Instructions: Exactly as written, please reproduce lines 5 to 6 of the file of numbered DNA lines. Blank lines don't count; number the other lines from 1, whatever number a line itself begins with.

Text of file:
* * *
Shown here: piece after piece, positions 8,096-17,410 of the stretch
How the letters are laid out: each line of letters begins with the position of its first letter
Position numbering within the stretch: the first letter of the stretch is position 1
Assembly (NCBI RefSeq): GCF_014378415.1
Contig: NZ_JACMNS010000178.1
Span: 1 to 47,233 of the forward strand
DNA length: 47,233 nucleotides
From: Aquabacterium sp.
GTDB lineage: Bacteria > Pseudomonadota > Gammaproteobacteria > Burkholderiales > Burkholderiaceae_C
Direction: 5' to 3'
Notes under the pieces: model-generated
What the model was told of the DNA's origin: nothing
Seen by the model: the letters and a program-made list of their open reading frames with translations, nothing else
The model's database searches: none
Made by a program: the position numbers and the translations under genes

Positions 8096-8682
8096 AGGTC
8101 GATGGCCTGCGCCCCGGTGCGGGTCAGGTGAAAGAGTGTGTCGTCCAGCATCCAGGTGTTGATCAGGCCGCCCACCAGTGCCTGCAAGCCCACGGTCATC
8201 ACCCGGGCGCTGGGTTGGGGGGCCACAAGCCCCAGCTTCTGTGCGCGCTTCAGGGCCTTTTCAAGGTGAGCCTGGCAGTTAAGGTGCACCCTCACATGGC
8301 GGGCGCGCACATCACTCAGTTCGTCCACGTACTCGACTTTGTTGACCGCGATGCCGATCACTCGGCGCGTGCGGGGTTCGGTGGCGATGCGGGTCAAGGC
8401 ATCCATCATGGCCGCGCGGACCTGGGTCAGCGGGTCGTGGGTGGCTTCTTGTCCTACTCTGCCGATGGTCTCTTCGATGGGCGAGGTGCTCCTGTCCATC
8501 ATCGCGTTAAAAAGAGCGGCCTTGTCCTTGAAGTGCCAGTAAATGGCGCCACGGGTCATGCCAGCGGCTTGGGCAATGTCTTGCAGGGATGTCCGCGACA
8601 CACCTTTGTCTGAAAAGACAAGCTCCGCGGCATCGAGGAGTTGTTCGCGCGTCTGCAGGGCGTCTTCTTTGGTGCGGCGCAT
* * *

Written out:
Contig: NZ_JACMNS010000178.1
Span: 1 to 47,233 of the forward strand